For beginners

For beginning runners looking to get started with some speed training, fartlek is a good option.

  • Pick up the pace. You don’t have to run at a full-on sprint during the speed intervals. Instead, just aim to pick up the pace for a short distance.
  • But still be able to talk. You should still be able to hold a conversation.
  • Pick a landmark in the distance. Look for a tree or mailbox ahead of you and run faster to that.
  • Use music to set your timing. You can try to pair your fartlek workout with music you’re listening to. Aim to pick up the pace during the chorus part of a song, for example. This is a good option if you’re running on a treadmill with headphones.
  • Warm up and cool down. Always remember to warm up in the beginning and cool down with a stretch after you run.

For more experienced runners

For more seasoned runners, fartlek can still be a great way to improve your speed.

  • Aim for 80 percent speed. Try to run at least 80 percent of your racing pace during the speed portion.
  • Use distance or use time. As you get more comfortable on fartlek runs, you can play around with increasing either the distance or length of time you’re running at full speed.
  • Pair up and take turns. You can also train with a buddy or group and take turns pushing the pace for one another.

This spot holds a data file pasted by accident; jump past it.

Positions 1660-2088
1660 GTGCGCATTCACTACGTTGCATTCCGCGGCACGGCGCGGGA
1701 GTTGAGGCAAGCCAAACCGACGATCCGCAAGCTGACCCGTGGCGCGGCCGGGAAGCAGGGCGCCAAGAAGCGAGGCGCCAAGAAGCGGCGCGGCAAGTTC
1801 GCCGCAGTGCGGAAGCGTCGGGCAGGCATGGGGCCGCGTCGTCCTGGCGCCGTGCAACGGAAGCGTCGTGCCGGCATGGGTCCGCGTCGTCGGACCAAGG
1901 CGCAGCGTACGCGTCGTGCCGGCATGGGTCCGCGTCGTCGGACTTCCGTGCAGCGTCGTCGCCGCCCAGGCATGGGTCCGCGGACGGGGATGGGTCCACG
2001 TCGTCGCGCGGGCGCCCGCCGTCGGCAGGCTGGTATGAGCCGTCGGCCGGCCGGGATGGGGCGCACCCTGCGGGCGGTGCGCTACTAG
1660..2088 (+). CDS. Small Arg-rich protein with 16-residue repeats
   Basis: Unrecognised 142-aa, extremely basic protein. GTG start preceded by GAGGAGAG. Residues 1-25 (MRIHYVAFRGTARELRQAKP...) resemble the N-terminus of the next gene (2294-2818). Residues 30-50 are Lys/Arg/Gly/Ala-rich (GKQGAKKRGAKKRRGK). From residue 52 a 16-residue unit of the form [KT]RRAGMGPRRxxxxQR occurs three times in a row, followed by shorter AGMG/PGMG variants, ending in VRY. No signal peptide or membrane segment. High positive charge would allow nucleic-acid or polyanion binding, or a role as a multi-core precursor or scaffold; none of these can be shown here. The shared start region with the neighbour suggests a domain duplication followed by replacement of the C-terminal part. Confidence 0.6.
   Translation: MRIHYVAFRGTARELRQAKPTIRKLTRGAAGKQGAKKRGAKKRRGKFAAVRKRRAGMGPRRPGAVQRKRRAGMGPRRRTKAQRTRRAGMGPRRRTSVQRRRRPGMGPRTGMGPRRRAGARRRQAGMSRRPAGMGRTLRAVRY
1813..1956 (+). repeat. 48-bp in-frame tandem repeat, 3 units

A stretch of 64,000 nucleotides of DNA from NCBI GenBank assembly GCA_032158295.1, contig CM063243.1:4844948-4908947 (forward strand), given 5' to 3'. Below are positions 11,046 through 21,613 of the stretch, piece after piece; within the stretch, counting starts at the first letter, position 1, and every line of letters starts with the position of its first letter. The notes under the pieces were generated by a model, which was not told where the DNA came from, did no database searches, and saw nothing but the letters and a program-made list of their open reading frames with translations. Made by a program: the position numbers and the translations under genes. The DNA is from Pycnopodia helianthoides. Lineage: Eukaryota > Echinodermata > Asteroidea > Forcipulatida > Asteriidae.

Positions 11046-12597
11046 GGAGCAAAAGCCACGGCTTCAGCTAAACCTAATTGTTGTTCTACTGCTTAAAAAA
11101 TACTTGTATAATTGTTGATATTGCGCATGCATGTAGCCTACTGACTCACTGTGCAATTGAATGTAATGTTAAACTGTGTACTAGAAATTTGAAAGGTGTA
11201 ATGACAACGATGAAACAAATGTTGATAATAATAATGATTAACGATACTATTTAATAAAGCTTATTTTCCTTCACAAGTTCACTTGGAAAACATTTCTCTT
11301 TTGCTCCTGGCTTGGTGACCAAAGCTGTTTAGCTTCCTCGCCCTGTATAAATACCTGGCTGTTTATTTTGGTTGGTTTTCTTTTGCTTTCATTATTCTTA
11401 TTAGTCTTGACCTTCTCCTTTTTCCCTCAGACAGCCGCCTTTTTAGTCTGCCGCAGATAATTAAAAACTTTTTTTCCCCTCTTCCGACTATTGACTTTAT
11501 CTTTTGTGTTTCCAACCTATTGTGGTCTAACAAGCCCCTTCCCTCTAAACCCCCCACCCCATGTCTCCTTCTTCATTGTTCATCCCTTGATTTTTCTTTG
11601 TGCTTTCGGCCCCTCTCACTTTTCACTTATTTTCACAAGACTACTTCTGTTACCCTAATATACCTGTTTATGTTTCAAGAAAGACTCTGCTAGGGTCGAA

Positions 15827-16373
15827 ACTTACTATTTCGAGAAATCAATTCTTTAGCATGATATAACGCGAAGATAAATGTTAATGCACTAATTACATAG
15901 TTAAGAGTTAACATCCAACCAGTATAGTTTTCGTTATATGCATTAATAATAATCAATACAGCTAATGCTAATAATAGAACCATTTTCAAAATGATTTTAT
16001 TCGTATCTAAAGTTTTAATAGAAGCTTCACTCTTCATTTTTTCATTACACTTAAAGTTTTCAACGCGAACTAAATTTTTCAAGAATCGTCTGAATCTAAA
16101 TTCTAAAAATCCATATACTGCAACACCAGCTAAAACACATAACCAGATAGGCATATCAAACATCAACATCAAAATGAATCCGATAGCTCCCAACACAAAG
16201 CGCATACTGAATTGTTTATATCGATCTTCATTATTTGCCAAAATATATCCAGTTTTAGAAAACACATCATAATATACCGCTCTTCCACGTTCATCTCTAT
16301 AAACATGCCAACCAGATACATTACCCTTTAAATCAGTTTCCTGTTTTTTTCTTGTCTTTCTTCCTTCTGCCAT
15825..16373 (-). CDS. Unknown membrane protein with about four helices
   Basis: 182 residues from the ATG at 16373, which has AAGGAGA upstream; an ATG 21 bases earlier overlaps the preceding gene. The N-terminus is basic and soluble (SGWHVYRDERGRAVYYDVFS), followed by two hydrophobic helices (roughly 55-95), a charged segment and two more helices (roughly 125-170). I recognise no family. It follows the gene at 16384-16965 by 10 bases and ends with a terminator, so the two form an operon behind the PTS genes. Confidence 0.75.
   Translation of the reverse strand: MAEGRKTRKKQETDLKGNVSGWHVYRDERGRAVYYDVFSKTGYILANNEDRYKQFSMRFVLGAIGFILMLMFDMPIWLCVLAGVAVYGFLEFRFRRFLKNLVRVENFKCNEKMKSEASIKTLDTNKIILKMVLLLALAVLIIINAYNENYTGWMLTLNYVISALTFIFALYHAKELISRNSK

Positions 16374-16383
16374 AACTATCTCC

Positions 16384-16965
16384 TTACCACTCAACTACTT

Fartlek is different from other types of speed training like tempo running and interval workouts.

Tempo workout

These are designed for runners looking to improve a specific race time or pace.

After a warm-up, you’ll run at race pace (slightly above a comfortable talking pace) for a certain amount of time.

For example, if your goal is to run a 7-minute mile pace in a 5K race, you’d run close to that pace for a few minutes at a time, then slow back to a jog or walk.

Over time, you increase the amount of time or distance you’re able to hold your goal pace for.

Interval workout

During an interval workout, runners aim to run at an intense effort (80–90 percent effort) for a set amount of time, followed by walking, jogging, or stopping to catch your breath.

For example, running at speed for 2 minutes, followed by 2 minutes recovery. You’d repeat this for a certain number of times or for 20 minutes total, for example.

How does fartlek compare?

So which type of speed training is best?

Studies show that fartlek training tested well when compared to interval or timed tempo runs, especially for improving coordination.

One 2014 study compared fartlek training to other types of training like continuous running and interval training with a group of intercollegiate male soccer players.

The athletes who participated in fartlek training for 12 weeks tested better in speed and coordination than the continuous runners and those who didn’t train. The fartlek group also tested similarly to the interval training group.

While it’s difficult to say which type of training is “best,” try having a variety of workouts on your weekly calendar. That can make you a well-rounded runner and improve your overall physical fitness. Plus, the variety can keep you motivated.

If you’re a runner looking to improve your speed and endurance while also just having fun, try a fartlek workout.

If you always find yourself looking at your watch during runs, you might find you enjoy the unstructured plan more than you think.

Always warm up before starting your workout and cool down and stretch out after. Drink plenty of water on hot days and remember to have fun!